As college basketball coaching dominoes continue to fall, Kansas University athletics director Bob Frederick and chancellor Robert Hemenway must still be knocking on wood.
If Roy Williams had opted to go to North Carolina, Frederick and Hemenway would have faced the dreadful prospect of hiring a replacement.
On paper, the leading candidate would have been Notre Dame's Matt Doherty, the man who eventually was hired to fill the North Carolina vacancy after Williams turned it down.
Still, you have to wonder if Frederick would have faced a North Carolina backlash if he had hired Doherty. Let's face it, UNC would have ranked right up there with Missouri and Kansas State in the eyes of KU fans if Williams had bolted, and Frederick might have been hard-pressed to hire Doherty, another Carolina guy.
Why hire Doherty, the thinking might have been, if KU was just grooming him to replace Williams at North Carolina the way KU groomed Williams to step in for Dean Smith after the three-year Bill Guthridge buffer period?
Or as one KU fan told me during the week that Williams agonized over whether to go or stay: "I'm tired of Kansas being Dean Smith's puppet."
It's true Smith, a member of Kansas' 1952 NCAA championship team, was the major force in the hiring of the last two Kansas coaches. Smith touted Larry Brown back in 1983 and he trumpeted Williams in 1988.
If Williams had rejoined the Tar Heels this summer, would Kansas fans have been able to stomach a third straight coach with North Carolina ties?
That's a question Frederick and Hemenway would have had to answer, and one reason both men were so happy 10 days ago when Williams announced he had resisted the siren call of his alma mater.
If not Doherty, then who? Forget NBA coaches. They make too much money. In fact, it was a joke when Brown's name came up for Carolina consideration last week.
You're darned right Brown withdrew his name. You think any coach in his right mind is going to take a $4 million annual pay cut to return to his alma mater? Brown earns $6 million a year from the Philadelphia 76ers. The Carolina job is worth, at the most, $2 million.
Same with Rick Pitino except Pitino earns $6.5 million a year from the Boston Celtics. It seems like every time a major college job opens, Pitino's name surfaces. Forget it. He's making too much money in the NBA.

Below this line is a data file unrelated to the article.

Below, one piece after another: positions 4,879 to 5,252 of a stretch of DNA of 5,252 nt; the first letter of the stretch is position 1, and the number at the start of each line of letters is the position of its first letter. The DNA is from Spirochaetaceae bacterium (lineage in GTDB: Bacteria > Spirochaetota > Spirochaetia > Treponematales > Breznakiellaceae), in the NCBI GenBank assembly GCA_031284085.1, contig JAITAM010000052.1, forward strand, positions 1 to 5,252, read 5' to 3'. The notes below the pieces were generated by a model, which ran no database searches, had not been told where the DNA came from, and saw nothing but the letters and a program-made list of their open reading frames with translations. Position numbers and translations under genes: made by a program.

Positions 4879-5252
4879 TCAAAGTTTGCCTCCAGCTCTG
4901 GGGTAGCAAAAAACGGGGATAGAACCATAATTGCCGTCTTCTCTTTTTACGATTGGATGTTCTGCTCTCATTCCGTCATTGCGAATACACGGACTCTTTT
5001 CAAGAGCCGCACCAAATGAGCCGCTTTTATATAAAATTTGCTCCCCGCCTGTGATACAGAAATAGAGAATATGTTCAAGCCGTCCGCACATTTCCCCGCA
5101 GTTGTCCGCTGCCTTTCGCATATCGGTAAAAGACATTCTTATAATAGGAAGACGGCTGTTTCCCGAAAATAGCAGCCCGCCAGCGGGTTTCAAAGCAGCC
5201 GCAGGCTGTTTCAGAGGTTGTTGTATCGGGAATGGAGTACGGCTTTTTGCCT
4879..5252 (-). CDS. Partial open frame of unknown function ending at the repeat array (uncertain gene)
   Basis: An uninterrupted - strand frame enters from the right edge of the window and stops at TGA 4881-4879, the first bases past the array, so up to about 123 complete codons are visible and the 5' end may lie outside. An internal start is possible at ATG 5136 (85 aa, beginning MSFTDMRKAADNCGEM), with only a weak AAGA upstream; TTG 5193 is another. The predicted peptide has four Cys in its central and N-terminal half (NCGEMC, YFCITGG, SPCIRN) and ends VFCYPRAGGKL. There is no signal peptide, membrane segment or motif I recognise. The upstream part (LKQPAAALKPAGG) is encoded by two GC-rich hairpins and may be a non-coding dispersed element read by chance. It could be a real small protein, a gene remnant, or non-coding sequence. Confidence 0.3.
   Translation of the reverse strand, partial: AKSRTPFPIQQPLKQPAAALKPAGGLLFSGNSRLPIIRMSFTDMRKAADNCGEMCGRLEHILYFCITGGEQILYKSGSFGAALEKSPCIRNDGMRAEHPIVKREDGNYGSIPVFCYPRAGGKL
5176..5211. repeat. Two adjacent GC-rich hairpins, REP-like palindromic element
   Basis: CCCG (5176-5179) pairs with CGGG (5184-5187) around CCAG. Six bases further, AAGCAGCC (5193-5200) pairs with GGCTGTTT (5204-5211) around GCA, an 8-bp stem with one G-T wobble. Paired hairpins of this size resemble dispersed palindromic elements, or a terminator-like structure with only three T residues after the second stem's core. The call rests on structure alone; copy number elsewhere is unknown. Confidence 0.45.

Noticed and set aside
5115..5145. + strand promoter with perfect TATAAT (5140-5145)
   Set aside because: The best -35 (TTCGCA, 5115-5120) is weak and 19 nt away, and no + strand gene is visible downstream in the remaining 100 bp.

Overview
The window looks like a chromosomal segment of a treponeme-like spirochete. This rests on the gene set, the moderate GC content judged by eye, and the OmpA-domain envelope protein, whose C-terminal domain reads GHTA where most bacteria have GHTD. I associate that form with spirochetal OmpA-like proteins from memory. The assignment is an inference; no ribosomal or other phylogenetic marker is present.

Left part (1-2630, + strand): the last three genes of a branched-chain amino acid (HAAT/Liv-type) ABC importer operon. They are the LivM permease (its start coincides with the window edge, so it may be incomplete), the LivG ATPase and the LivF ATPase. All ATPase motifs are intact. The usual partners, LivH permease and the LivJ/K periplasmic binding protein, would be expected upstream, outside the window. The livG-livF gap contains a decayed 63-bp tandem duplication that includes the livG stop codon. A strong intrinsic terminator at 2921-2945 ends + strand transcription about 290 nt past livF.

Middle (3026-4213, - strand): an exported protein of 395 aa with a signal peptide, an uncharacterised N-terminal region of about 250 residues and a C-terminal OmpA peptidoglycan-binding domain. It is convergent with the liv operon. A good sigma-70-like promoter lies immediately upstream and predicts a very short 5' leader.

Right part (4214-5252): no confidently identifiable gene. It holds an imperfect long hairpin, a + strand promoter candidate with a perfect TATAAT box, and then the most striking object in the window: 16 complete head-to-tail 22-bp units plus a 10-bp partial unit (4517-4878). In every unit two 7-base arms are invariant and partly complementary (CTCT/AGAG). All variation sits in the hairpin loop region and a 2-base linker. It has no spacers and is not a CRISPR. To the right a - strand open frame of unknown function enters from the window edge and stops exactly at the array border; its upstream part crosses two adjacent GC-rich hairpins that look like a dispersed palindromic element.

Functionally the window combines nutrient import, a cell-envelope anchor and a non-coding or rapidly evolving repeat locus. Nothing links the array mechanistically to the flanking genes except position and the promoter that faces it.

If Frederick and Hemenway feared they could not hire another coach with a North Carolina background, then who would they pursue?
Scuttlebutt certainly would have thrown Kevin Stallings into the mix. A former KU aide under Williams, Stallings ventured forth to Illinois State and then to Vanderbilt, proving at both stops he was ready for prime time.
Perhaps the only disclaimer about Stallings would have been the presence of Brad Frederick on his staff. Frederick, second oldest son of the KU athletics director, was hired last year right out of college as Stallings' director of basketball operations.
Would Stallings be accused of hiring young Frederick in order to curry favor with the Kansas AD if Williams happened to depart? At the same time, would Bob Frederick be accused of hiring Stallings because his son was a Vanderbilt staffer?
Moreover, if Frederick did hire Stallings, would he have had to stipulate that son Brad couldn't come along because of the nepotism factor, as nebulous as it would have been?
Finally, if Frederick and Hemenway felt they couldn't offer the job to Doherty because of North Carolina hard feelings on Mount Oread, or to Stallings because of young Frederick, then where would they have turned?
Lots of questions. Fortunately, none had to be answered. Thanks to Williams' willingness to let grass grow under his feet, Frederick and Hemenway are basking in a summ